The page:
A seaport town in England, county of Devon, on the east side of a peninsula, between the rivers Plym and Tamar, at the head of Plymouth Sound, 37 miles southwest of Exeter. Prior to the time of the Norman conquest it was called South Town, or Sutton; under the Saxon dynasty it was called Tamerweorth. The growing prosperity of the town excited the jealousy of France; and in 1339 a force from thence landed, and attempted to burn it. They succeeded in burning a portion, but were ultimately repulsed, with the loss of 500 men, by Hugh Courtenay, earl of Devon, aided by a number of “knights and men of the countrie.” A similar attempt was made in 1377, but with no great result; and after each, the fortifications were extended and strengthened. In 1335 the Black Prince embarked from Plymouth for France, and on his return to England he landed here with his prisoner, King John of France, who had been captured at the famous battle of Poitiers. During the civil war between Charles I. and the Parliament, Plymouth was held by the troops of the latter party, who, though besieged, and almost reduced by famine, resisted for three years every effort of the royalists. After the restoration the citadel was erected, and in the reign of William III. the dock-yard and the naval arsenal were established toward the west, upon the eastern shore of Hamoaze.

  2. plymouth

    A town of Washington Co., N. C., on the south bank of Roanoke River about 8 miles from its mouth, where it empties into Albemarle Sound. During the civil war it was held for some time by the Union troops as a key to the river, and was strongly fortified. On April 17, 1864, a Confederate force under Gen. Hoke attacked this place, and after four days’ severe fighting, being five times repulsed with great slaughter, succeeded in capturing it, by the powerful assistance of an ironclad ram and a floating sharpshooter battery.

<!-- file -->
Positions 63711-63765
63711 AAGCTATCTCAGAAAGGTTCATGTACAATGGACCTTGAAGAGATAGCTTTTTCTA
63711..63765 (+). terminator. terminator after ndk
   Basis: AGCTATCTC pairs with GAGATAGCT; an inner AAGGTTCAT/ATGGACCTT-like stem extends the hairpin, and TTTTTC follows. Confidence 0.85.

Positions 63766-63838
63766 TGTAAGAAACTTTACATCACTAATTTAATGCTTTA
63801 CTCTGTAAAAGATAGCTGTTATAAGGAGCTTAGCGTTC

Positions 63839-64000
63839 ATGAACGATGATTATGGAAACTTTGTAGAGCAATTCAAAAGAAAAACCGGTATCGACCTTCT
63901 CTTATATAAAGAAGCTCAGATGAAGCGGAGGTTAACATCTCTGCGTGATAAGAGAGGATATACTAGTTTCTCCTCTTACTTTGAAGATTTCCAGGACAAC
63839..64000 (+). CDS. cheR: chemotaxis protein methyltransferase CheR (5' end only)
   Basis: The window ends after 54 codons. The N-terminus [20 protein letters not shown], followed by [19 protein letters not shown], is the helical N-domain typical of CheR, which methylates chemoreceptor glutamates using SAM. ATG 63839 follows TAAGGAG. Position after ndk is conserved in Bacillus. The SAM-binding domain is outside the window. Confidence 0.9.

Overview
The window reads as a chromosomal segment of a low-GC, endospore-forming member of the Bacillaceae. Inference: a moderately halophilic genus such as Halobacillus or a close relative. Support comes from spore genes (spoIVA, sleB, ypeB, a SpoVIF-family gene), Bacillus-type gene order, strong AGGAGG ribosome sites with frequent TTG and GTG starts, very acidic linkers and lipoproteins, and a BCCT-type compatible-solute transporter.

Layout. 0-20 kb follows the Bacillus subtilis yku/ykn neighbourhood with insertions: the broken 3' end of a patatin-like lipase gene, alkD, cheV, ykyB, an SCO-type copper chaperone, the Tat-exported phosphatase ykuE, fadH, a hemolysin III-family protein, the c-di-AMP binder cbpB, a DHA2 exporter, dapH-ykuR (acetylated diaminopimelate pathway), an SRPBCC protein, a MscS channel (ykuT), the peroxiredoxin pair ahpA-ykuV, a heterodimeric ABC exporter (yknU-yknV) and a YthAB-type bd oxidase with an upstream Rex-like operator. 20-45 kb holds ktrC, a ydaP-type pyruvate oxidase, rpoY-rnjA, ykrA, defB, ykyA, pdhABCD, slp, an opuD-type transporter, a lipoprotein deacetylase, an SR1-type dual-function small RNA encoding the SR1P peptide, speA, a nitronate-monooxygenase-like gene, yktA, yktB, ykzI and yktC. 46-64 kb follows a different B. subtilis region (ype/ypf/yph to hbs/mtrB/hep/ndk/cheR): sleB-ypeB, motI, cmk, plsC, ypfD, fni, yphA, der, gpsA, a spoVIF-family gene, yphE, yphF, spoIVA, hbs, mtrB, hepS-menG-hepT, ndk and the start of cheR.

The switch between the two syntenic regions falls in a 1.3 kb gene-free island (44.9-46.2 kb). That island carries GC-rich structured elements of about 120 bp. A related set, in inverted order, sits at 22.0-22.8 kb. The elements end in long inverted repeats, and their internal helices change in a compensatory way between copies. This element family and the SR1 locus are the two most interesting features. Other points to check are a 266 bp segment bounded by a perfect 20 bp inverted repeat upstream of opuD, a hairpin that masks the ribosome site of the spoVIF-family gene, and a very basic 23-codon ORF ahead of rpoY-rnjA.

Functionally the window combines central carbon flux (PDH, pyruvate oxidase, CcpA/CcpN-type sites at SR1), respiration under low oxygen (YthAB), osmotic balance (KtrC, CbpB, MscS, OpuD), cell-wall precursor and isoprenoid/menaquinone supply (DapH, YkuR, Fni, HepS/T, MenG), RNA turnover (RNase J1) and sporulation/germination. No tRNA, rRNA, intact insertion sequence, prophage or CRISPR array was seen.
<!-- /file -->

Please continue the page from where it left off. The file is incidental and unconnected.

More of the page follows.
Etymology and Origins

  1. Plymouth

    The seaport town at the mouth of the Plym.

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How to pronounce Plymouth?

How to say Plymouth in sign language?


  1. Chaldean Numerology

    The numerical value of Plymouth in Chaldean Numerology is: 2

  2. Pythagorean Numerology

    The numerical value of Plymouth in Pythagorean Numerology is: 4

Examples of Plymouth in a Sentence

  1. Michigan State Police:

    The victim driver pulled over at McNichols( Plymouth Road) and noticed both of their children were shot.

  2. Hendrith Smith:

    Humanity needs a new transportation system - a new system of moving people and resources. We need greater efficiency with a good bit of joy built in. And Mayflower-Plymouth is providing that.

  3. Clarence Darrow:

    Calvin Coolidge was the greatest man who ever came out of Plymouth Corner, Vermont.

  4. Hendrith Smith:

    In the new transportation system, car interiors will be like living rooms or meeting rooms. Since cars will be autonomous, passengers will be able to utilize the trip time to work, converse, socialize, write, be artistic or whatever else. Mayflower-Plymouth is making it happen.

  5. Hendrith Smith:

    Transportation at its best facilitates the efficient flow of resources, the efficient movement of people, and the efficient utilization of time. Thats why we do what we do at Mayflower-Plymouth. It’t just about cars and bicycles. Its about efficiency. Its about the improvement of the human experience. And ultimately its about the evolution of our planetary civilization.

Images & Illustrations of Plymouth

  1. PlymouthPlymouthPlymouthPlymouthPlymouth

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Translations for Plymouth

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    a disposition that is confused or nervous and upset
    • A. lucubrate
    • B. caddie
    • C. fluster
    • D. gloat